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OSU president in Bend: ‘No looking back’


On the very day a state appeals board heard arguments over a disputed campus site, Oregon State University President Ed Ray challenged the Central Oregon community Thursday night to look forward and contribute to the success of OSU-Cascades and the opening of a new branch campus in west Bend.

“I am proud to say that after 30 years of planning and hoping, Central Oregon will have its own four-year university beginning this fall, as OSU-Cascades welcomes its first entering freshmen class of 100 students,” Ray said during his State of the University address to more than 350 people at The Riverhouse Hotel & Convention Center in Bend.

The audience included Central Oregon community, business and education leaders, high school students, and OSU alumni, and faculty and students from OSU-Cascades.

“Bringing and sustaining a four-year university to Bend is not a spectator sport,” Ray emphasized. “It requires your leadership and engagement. At the close of the constitutional convention, spectators asked Benjamin Franklin whether we had a monarchy or a republic, and Franklin replied, ‘a republic — if you can keep it.’ You are on the brink of having a four-year university in Bend – if you can keep it.”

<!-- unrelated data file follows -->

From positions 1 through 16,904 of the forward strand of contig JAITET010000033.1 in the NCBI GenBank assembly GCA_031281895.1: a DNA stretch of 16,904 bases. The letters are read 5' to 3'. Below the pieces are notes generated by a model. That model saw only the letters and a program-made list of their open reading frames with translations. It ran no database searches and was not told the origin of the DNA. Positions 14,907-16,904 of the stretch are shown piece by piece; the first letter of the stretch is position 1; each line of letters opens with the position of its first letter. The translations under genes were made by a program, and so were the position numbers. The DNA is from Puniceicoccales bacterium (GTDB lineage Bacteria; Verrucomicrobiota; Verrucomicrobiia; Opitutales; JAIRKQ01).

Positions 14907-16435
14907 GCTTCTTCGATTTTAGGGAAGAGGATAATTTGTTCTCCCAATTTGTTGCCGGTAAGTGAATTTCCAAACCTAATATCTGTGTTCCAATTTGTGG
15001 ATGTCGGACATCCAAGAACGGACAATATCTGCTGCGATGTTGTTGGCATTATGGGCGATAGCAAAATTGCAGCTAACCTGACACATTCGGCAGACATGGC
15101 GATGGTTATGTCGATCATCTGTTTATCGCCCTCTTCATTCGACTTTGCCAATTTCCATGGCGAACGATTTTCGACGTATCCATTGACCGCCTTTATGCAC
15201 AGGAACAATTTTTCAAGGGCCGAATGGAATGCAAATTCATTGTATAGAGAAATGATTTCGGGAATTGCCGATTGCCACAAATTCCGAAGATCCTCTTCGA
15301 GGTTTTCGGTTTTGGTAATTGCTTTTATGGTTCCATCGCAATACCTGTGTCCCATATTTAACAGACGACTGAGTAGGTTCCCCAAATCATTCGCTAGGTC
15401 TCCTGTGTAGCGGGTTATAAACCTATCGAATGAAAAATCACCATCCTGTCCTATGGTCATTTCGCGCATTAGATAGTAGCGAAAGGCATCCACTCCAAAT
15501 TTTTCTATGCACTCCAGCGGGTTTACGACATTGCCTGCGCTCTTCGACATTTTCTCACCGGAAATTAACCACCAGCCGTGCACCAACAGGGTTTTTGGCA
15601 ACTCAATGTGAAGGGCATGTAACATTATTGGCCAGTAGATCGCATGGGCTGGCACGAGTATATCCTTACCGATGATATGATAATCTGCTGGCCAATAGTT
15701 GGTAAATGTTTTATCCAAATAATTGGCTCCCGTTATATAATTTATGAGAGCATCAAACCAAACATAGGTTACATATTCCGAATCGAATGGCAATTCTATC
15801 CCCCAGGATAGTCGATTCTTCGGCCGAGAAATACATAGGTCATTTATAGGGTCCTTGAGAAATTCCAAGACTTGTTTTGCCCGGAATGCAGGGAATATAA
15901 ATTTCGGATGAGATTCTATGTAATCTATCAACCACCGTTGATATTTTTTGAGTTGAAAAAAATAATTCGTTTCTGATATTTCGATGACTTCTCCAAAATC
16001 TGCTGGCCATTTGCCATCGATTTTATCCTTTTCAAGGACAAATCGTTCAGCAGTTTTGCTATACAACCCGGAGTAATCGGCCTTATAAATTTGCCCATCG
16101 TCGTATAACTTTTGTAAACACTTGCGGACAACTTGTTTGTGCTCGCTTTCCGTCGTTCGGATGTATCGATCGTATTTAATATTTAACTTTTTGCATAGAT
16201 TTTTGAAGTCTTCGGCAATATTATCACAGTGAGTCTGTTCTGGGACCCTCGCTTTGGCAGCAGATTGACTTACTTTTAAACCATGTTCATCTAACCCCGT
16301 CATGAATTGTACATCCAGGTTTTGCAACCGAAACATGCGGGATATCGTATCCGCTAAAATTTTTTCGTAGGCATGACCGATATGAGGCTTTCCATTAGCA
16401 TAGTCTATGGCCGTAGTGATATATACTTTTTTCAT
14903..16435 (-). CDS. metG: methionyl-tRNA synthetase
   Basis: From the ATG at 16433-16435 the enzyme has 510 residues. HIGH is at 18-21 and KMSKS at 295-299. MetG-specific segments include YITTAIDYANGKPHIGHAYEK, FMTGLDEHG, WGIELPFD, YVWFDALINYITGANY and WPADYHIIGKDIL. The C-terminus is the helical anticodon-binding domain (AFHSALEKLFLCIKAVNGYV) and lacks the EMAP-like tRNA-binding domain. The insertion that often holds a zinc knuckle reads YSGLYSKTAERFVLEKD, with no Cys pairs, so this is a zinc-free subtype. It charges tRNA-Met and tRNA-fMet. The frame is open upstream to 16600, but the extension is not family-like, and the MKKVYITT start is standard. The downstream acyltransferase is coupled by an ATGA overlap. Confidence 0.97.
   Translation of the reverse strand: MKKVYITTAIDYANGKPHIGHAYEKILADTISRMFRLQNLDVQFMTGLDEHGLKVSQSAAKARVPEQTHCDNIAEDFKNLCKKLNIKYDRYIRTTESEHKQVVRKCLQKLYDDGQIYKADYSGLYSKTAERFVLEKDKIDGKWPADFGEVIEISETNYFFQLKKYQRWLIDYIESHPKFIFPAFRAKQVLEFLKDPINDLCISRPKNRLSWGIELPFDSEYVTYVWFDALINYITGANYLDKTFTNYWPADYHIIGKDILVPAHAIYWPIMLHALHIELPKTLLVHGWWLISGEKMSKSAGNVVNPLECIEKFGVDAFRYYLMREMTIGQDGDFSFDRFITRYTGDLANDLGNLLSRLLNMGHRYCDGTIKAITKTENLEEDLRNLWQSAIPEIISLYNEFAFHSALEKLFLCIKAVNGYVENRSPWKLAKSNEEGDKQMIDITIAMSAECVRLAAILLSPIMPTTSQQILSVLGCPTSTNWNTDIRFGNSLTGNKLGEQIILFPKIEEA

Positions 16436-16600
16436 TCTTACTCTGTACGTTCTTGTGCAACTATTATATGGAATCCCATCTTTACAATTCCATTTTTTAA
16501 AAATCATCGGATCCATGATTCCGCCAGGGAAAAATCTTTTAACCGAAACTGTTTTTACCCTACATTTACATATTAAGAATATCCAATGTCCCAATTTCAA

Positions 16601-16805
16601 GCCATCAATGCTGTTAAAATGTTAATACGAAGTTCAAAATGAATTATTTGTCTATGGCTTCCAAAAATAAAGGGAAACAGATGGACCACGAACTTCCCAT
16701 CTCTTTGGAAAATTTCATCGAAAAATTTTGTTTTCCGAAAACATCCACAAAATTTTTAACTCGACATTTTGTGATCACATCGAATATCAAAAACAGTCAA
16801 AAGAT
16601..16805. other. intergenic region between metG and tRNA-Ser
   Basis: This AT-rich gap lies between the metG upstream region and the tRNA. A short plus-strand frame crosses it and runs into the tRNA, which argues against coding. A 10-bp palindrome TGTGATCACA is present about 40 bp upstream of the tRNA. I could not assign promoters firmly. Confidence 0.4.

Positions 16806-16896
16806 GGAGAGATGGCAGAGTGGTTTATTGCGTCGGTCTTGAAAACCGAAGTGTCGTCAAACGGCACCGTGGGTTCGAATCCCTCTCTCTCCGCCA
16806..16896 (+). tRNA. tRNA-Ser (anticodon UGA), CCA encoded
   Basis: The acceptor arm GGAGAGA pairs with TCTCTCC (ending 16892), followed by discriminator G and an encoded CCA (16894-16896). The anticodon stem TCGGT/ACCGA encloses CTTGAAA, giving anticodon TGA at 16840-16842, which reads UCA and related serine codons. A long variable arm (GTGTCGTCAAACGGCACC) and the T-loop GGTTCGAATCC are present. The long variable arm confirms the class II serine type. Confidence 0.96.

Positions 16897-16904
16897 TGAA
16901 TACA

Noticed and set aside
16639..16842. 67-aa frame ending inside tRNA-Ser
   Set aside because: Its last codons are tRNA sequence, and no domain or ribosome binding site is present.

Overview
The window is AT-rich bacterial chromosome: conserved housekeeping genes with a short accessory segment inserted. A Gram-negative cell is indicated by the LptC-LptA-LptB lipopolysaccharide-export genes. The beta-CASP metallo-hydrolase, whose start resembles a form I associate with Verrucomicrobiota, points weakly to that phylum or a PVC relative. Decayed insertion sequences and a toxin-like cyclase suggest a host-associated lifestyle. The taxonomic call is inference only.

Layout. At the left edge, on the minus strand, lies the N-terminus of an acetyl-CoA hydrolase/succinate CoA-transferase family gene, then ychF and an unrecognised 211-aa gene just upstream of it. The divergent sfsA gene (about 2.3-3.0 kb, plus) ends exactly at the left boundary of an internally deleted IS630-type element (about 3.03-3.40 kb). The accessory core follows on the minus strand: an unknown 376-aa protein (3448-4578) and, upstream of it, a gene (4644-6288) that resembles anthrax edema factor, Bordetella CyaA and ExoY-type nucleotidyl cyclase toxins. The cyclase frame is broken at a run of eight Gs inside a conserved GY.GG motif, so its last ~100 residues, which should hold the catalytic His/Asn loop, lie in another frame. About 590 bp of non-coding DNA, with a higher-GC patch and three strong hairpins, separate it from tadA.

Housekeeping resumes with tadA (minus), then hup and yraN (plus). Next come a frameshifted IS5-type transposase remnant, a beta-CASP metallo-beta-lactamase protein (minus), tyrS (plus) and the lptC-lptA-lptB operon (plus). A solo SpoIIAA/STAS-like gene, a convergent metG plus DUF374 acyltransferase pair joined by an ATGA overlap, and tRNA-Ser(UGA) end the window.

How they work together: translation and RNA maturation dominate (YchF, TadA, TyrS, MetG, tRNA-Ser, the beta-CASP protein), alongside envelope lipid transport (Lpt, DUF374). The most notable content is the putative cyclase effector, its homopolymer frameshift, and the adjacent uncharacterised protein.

Coincidentally, Ray spoke in Bend just hours after the state Land Use Board of Appeals heard arguments in a challenge to the Westside campus site by the group Truth In Site, with a ruling expected by June 17.

Before his speech, in a live segment on NewsChannel 21, Ray said, “We’re absolutely committed to going forward. This community, this region, this city clearly need a four-year university here. We’re in it for the long haul.”

“Anything that’s transformative and is going to change how things are done is going to have some challenges,” he said, adding, “We have no intention of looking back.”

“We will adapt, we will adjust, we will certainly live by the letter and the spirit of the law,” he said. “I expect we will prevail in this case. I don’t know how many stops and how many delays we’ll have to deal with, but we have every intention of going forward.”

During his talk, Ray noted Central Oregon is the largest population area in the state of Oregon still without a four-year university

“Commit yourselves to fulfilling your long-time aspirations for having your own university in Bend by not looking back, but only looking forward,” Ray said. “We need each of you to be productively engaged, whether in critiquing proposed next steps or identifying solutions to challenges.”

“Join community leaders here tonight,” Ray said. “Say ‘yes’ to a four-year campus that is a central part of the community; ‘yes’ to collaborative planning and problem-solving; ‘yes’ to responsible enrollment growth; and ‘yes’ to local students … who otherwise will leave Central Oregon to attend a four-year university somewhere else and may never come back.”